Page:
The computed tomography scan takes images from multiple angles to create a cross-sectional image a specific area. Normally these are X-ray images, though other sources are also used. Historically the process of tomography was created by Alessandro Vallebona in the early 1900s. The process was developed during the 20th century but was always limited because the technique could not produce images of soft tissues. However, in the 1961 William Oldendorf built a prototype of a rotating X-ray device that used a computer to reconstruct the full image.  This led to the development of computerized tomography.

CT-Scan (Computed Tomography Scan) Overview

How CT scans Work

The fundamentals of CT are similar to X-rays. X-ray radiation passes through the body producing an image on the opposite side. However, the CT-scan uses a series of radiographic images around a single axis of rotation. Then a computer recreates a cross section of the organ, bone, or tissue being studied.

Medical Uses of CT Scans

CT scans are performed to get a more complete picture of a particular organ or region. Commonly they are used to examine the chest, abdomen, pelvis, and brain. CT heart scans are also common. They are effective at removing the layering that can obscure X-ray images, but also can be used rapidly with little preparation. CT scans are useful because they are a relatively quick and painless procedure. They are often ideal for quickly diagnosing trauma for emergency surgery.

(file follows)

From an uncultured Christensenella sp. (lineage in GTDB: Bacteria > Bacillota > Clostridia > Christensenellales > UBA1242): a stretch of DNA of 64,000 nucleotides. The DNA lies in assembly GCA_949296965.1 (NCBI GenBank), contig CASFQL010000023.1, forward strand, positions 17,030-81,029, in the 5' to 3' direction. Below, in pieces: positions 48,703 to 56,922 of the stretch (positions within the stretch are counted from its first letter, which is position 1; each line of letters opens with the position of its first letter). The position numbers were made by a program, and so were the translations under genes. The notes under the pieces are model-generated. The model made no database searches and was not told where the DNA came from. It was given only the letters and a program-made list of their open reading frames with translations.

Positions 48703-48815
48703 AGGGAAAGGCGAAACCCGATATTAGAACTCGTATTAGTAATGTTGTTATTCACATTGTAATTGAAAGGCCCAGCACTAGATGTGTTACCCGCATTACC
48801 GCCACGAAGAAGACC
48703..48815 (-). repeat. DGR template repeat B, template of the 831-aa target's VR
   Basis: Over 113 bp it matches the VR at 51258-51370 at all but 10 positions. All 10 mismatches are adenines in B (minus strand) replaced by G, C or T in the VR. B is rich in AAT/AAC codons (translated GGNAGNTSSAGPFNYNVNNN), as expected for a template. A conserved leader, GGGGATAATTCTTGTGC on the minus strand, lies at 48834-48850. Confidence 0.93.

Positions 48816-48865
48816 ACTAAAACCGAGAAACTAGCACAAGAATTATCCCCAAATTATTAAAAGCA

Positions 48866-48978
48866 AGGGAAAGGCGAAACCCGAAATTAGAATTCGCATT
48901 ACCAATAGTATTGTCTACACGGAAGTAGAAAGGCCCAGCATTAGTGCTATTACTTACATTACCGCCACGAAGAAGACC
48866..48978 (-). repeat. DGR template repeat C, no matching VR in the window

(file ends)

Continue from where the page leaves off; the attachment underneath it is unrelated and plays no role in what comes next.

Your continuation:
Potential Hazards of Using CT Scans

There is a very low risk of cancer from ionizing radiation used in CT scans. CT scans use more radiation than basic X-rays, though still very low levels. The increased risk of cancer is more than off-set by the medical benefits such as early diagnosis and less invasive surgery. Of course patients who receive a large number of scans would have a higher risk, and doctors should minimize the use of this technique if not medically required. As with X-ray tests, CT scans are more dangerous to very young children and in pre-natal situations.

 

Crown Valley Imaging located in Orange County has two imaging centers in Mission Viejo and Newport Beach where you can have CT exams performed by qualified technologists at the Mission Viejo office. Images are read and interpreted by Board Certified Neuroradiologists and Board Certified Musculoskeletal Radiologists and reports are generated within 24-48 business hours. 

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Crown Valley Imaging - Mission Viejo

27401 Los Altos, Suite 180, Mission Viejo, CA 92691

MRI/CT-Scan/X-Ray/Ultrasound/DEXA

Opening Hours: M-F 8am to 8pm

Saturday MRI only: 8am to 4:30pm

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Crown Valley Imaging - Newport Beach/Irvine

4501 Birch St, Suite C, Newport Beach, CA 92660

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